Consider yourself lucky- when I was diagnosed with CIN1 at age 16 in the 1980s (I'd only had one partner), they scared me to death by telling me it was cancer (my recollection, anyway), and rushed me into a biopsy, quickly followed by cryosurgery (where they freeze your cervix with a chemical).
This was standard treatment for low-grade CIN at the time.
To add insult to injury, they never told me how common this is (maybe they didn't know
, back then), and they implied that I would have it for the rest of my life and that, as a lifelong condition, it would require constant monitoring and repeated treatment, and even so it would no doubt turn into invasive cancer eventually.
I wasn't even a junior in high school, and I was about ready to slit my wrists.
Nobody I knew had ever had this or even knew what it was. Nobody I knew had ever heard of HPV. Seriously! Only 23 years ago!
I thought I had a very rare disease that would eventually kill me.
I felt alone, ashamed, and disgusting.
As a consequence of believing I had nothing to live for, I became promiscuous, dropped out of school (where I'd once been an honor student), and was pregnant with my first child within a year of being treated for CIN.
Okay, that's all the bad news.
The good news:
My CIN was completely cured (knowing what I know now, I strongly suspect it would've resolved anyway, even without the overly-aggressive treatment), and I never had another abnormal PAP... and it's been well over 20 years now.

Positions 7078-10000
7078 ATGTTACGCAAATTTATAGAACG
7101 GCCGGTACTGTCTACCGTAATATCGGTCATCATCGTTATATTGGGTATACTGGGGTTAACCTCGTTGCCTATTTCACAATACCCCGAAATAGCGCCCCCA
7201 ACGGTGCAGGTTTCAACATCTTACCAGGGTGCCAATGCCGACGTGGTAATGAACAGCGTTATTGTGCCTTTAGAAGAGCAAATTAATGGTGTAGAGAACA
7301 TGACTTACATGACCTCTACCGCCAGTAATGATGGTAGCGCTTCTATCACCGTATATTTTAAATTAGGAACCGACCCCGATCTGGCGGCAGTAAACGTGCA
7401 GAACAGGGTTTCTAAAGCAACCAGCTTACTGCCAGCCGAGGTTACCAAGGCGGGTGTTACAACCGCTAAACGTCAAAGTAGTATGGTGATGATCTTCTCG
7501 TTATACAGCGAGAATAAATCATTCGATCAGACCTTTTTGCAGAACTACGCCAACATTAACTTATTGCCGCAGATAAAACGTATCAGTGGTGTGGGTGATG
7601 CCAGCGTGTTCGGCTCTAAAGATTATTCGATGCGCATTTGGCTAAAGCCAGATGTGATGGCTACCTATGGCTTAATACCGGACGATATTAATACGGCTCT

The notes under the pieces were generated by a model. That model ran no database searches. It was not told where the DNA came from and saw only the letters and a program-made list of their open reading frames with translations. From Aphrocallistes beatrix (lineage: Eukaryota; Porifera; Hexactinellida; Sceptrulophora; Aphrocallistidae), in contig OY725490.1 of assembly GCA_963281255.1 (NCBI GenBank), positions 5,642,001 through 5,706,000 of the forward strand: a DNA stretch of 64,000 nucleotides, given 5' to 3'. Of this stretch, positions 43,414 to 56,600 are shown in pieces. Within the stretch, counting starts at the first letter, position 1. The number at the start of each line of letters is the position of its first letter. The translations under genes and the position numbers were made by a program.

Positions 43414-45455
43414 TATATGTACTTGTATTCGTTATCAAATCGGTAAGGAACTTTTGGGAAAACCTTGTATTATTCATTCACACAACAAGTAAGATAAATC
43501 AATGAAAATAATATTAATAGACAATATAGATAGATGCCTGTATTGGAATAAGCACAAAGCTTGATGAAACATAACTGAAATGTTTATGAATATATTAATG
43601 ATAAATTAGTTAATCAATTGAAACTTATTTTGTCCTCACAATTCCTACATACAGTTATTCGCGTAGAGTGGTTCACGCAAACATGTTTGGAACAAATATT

I no longer have the HPV virus, either. I don't know when it went away... probably a year or two after I contracted it. I was never screened for HPV until I was 35, and have been every year since, and I am now negative for HPV.
My point is, I know "watching and waiting" sucks, but it beats what doctors were doing to young girls 20 years ago, which was rushing them into surgery (which sometimes compromised their future fertility) and making them feel like diseased pieces of crap, like their lives were over and they'd never be healthy again.
The condition you have is common, is not serious (at least not at this point), and will very, very likely resolve on its own without any treatment.
Your job right now is to try to forget about it and carry on with your life, and get screened every six months just to make sure it's not progressing (which would be unlikely, but not impossible).
In a couple of years, it will almost certainly be gone... and if it's not, your doctor can treat it with LEEP at that time.
Oh, and maybe start taking a good multivitamin to enhance your immune system. That way you'll be able to overcome the HPV virus even faster.
Best of luck.